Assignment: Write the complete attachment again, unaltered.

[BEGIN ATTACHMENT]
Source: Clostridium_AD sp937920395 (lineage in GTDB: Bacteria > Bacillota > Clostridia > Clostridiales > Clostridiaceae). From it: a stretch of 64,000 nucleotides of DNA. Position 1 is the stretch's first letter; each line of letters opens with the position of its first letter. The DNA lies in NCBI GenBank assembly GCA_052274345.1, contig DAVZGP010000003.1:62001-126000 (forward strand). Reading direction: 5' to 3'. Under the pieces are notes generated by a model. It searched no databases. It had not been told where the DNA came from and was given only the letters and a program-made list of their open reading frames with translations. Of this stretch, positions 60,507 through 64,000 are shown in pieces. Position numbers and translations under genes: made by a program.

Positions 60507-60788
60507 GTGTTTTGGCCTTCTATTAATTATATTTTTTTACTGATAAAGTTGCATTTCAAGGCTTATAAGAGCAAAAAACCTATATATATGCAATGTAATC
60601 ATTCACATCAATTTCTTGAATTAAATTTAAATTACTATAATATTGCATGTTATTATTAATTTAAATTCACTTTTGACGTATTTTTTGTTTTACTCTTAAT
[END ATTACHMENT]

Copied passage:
Source: Clostridium_AD sp937920395 (lineage in GTDB: Bacteria > Bacillota > Clostridia > Clostridiales > Clostridiaceae). From it: a stretch of 64,000 nucleotides of DNA. Position 1 is the stretch's first letter; each line of letters opens with the position of its first letter. The DNA lies in NCBI GenBank assembly GCA_052274345.1, contig DAVZGP010000003.1:62001-126000 (forward strand). Reading direction: 5' to 3'. Under the pieces are notes generated by a model. It searched no databases. It had not been told where the DNA came from and was given only the letters and a program-made list of their open reading frames with translations. Of this stretch, positions 60,507 through 64,000 are shown in pieces. Position numbers and translations under genes: made by a program.

Positions 60507-60788
60507 GTGTTTTGGCCTTCTATTAATTATATTTTTTTACTGATAAAGTTGCATTTCAAGGCTTATAAGAGCAAAAAACCTATATATATGCAATGTAATC
60601 ATTCACATCAATTTCTTGAATTAAATTTAAATTACTATAATATTGCATGTTATTATTAATTTAAATTCACTTTTGACGTATTTTTTGTTTTACTCTTAAT